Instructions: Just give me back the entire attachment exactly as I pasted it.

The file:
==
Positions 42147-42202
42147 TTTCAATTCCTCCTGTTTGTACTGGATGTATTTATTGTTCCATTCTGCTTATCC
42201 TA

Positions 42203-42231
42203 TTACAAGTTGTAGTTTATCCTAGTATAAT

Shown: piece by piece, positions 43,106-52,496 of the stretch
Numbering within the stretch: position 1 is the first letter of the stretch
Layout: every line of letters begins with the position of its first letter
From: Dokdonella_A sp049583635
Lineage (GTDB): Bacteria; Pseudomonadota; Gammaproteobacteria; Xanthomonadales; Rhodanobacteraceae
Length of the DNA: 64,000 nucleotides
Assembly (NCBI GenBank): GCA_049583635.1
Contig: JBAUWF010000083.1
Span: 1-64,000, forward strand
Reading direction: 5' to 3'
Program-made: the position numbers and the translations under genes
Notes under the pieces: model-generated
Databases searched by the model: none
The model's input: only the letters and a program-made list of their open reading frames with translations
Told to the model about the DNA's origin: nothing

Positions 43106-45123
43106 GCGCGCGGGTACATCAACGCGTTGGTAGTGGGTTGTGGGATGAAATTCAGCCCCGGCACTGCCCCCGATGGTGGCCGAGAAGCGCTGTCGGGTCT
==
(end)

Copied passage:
Positions 42147-42202
42147 TTTCAATTCCTCCTGTTTGTACTGGATGTATTTATTGTTCCATTCTGCTTATCC
42201 TA

Positions 42203-42231
42203 TTACAAGTTGTAGTTTATCCTAGTATAAT

Shown: piece by piece, positions 43,106-52,496 of the stretch
Numbering within the stretch: position 1 is the first letter of the stretch
Layout: every line of letters begins with the position of its first letter
From: Dokdonella_A sp049583635
Lineage (GTDB): Bacteria; Pseudomonadota; Gammaproteobacteria; Xanthomonadales; Rhodanobacteraceae
Length of the DNA: 64,000 nucleotides
Assembly (NCBI GenBank): GCA_049583635.1
Contig: JBAUWF010000083.1
Span: 1-64,000, forward strand
Reading direction: 5' to 3'
Program-made: the position numbers and the translations under genes
Notes under the pieces: model-generated
Databases searched by the model: none
The model's input: only the letters and a program-made list of their open reading frames with translations
Told to the model about the DNA's origin: nothing

Positions 43106-45123
43106 GCGCGCGGGTACATCAACGCGTTGGTAGTGGGTTGTGGGATGAAATTCAGCCCCGGCACTGCCCCCGATGGTGGCCGAGAAGCGCTGTCGGGTCT